Thursday, September 16, 2010

Brunch is for Birthdays

Instead of England's early Sunday dinner, a postchurch ordeal of heavy meats and savory pies, why not a new meal, served around noon, that starts with tea or coffee, marmalade and other breakfast fixtures before moving along to the heavier fare? By eliminating the need to get up early on Sunday, brunch would make life brighter for Saturday-night carousers. It would promote human happiness in other ways as well. Brunch is cheerful, sociable and inciting. It is talk-compelling. It puts you in a good temper, it makes you satisfied with yourself and your fellow beings, it sweeps away the worries and cobwebs of the week.
- Guy Beringer, "Brunch: A Plea," Hunter's Weekly, 1895
What is brunch? Is it simply a portmanteau of breakfast and lunch, like linner (sorry had to throw that in there)? Is it merely a synonym for buffet, as the Office québécois de la langue française suggests? I prefer the definition wikipedia gives, "A meal cannot be considered brunch if it is started before 10 am, such meals would still be considered breakfast. Typically brunch is had at around 11 am, close to lunch time but still before." Simply stated, brunch is what you make of it...there are no rules surrounding what kind of food must be served at brunch nor is there a prescription for what drinks should be served, only that it should be served sometime after typical breakfast hours and still before lunch.

Brunch is such a great meal for socializing to me, it falls at a time that isn't obscene during the weekends (well for those who can sleep late, of which I'm not one) and it is socially acceptable to have alcoholic beverages with breakfast if you call it lunch....that sounded worse that I meant it to but oh well. No matter how you slice it, brunch is one of my favorite things to host, I regularly have brunch at my house with two of my closest girlfriends. While the particular brunch that I am going to share photos from happened in late August, we regularly have brunch to share our birthdays as my birthday (today, September 16) and my friend Mickey's birthday (September 9) are so close it works out well.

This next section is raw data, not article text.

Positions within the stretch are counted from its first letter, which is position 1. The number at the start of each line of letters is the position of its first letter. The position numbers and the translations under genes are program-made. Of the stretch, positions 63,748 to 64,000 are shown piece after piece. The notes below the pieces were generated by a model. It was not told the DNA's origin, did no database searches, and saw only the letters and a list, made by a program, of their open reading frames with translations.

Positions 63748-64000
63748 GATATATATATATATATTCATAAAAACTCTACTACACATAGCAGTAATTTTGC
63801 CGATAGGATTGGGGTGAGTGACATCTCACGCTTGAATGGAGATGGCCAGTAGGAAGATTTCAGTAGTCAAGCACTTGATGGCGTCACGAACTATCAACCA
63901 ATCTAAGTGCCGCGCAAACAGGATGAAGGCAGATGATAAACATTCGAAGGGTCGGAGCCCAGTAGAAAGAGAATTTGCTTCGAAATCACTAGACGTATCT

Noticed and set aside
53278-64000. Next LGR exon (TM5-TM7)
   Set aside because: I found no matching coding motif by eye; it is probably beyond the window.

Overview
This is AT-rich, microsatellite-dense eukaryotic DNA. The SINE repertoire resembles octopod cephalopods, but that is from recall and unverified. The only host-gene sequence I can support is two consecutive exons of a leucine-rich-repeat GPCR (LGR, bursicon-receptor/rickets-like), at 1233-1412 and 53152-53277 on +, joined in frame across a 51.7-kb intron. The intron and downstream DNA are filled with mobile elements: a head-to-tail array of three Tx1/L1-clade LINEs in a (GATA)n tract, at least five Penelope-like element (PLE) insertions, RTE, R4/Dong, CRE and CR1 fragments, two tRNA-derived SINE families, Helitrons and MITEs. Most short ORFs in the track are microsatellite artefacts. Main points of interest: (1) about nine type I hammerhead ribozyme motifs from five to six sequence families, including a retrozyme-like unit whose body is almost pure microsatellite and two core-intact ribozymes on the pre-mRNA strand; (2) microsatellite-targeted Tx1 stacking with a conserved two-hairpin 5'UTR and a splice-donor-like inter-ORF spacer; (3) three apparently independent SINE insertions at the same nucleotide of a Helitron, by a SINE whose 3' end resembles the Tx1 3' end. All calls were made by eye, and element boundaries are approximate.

The particulars of brunch change from event to event, but this particular brunch had an elegant flair, with Eggs Florentine in Prosciutto, Roasted and Stuffed Portobello Mushroom Caps and a Dragon Fruit Melon Salad.

Dragon Fruit is something I had never tried before but that I found at our local Asian market, it is actually not just a single fruit but there are many varieties that are the fruit of certain cactus species. Dragon Fruit is native to Mexico, Central and South America and is also cultivated in Asian countries like Taiwan, Vietnam, Thailand, the Philippines, Sri Lanka and Malaysia. They bloom only at night, the plant produces a large white flower that is called a 'moonflower' or 'Queen of the Night.' The specific Dragon Fruit I purchased had pink skin (not to be eaten) and a white flesh with tiny black seeds inside.

With the Dragon Fruit cut open and on display I decided it would meld nicely with a simple melon salad.